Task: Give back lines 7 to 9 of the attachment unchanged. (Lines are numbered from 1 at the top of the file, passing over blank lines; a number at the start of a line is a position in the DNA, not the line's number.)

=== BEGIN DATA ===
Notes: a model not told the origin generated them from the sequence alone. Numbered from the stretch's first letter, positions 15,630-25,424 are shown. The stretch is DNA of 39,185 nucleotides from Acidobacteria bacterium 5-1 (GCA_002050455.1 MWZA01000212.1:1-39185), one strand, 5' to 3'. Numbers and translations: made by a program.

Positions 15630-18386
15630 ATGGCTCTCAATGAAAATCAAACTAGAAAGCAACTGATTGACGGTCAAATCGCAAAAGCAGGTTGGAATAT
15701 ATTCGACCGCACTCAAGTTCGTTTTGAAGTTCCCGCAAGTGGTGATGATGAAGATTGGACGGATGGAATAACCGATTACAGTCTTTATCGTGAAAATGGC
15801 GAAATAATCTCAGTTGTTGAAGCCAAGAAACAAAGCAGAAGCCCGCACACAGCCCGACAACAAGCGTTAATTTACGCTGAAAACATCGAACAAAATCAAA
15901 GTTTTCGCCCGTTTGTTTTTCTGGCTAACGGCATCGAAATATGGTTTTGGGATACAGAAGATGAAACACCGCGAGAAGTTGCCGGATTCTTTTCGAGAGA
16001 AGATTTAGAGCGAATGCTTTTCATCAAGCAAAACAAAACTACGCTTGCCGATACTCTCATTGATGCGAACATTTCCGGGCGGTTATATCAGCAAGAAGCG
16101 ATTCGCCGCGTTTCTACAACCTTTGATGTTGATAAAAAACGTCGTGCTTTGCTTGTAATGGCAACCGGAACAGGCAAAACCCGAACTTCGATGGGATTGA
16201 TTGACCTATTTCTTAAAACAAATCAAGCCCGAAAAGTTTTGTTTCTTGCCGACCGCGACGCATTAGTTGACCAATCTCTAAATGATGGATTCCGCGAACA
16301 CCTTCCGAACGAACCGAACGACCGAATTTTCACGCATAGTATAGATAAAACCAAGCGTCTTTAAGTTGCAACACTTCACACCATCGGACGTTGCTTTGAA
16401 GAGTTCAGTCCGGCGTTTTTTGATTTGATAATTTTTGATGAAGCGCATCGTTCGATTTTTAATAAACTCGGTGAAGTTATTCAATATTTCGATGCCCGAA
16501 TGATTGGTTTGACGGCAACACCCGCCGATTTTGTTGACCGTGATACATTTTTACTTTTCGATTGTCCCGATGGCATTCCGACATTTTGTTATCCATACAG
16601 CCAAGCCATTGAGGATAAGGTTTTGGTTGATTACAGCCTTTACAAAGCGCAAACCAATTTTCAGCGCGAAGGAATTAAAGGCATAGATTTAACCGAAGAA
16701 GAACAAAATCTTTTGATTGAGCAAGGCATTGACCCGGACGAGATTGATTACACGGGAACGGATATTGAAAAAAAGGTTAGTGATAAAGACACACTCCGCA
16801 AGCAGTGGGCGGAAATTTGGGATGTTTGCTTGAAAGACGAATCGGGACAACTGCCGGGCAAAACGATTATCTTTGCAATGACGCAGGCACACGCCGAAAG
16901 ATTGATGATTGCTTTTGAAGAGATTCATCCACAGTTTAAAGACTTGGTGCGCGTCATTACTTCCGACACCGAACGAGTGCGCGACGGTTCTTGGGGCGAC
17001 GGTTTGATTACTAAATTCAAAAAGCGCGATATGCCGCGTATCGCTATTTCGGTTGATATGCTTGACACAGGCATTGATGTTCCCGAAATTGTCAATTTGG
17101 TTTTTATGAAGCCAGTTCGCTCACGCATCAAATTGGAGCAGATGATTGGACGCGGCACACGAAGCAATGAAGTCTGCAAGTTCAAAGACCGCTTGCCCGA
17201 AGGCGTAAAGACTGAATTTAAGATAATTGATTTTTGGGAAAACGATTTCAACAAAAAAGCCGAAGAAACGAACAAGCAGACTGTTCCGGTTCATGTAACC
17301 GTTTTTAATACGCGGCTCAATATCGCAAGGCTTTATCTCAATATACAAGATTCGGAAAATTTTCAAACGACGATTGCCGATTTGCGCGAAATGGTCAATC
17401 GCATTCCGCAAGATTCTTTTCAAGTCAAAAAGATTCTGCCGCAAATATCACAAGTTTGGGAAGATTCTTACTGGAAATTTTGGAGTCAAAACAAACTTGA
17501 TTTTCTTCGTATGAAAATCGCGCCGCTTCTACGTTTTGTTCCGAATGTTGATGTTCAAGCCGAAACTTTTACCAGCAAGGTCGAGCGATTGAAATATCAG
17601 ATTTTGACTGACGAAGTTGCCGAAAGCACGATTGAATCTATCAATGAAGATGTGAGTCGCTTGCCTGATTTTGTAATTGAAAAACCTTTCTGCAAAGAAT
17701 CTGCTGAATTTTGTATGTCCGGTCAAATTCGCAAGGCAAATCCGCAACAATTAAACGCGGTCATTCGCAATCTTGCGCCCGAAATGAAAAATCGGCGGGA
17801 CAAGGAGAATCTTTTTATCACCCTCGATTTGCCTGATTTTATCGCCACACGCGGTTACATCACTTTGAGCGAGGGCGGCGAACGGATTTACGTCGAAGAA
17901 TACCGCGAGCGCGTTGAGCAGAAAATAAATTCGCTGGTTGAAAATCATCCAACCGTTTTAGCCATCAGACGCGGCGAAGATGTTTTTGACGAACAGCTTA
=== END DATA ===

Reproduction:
16001 AGATTTAGAGCGAATGCTTTTCATCAAGCAAAACAAAACTACGCTTGCCGATACTCTCATTGATGCGAACATTTCCGGGCGGTTATATCAGCAAGAAGCG
16101 ATTCGCCGCGTTTCTACAACCTTTGATGTTGATAAAAAACGTCGTGCTTTGCTTGTAATGGCAACCGGAACAGGCAAAACCCGAACTTCGATGGGATTGA
16201 TTGACCTATTTCTTAAAACAAATCAAGCCCGAAAAGTTTTGTTTCTTGCCGACCGCGACGCATTAGTTGACCAATCTCTAAATGATGGATTCCGCGAACA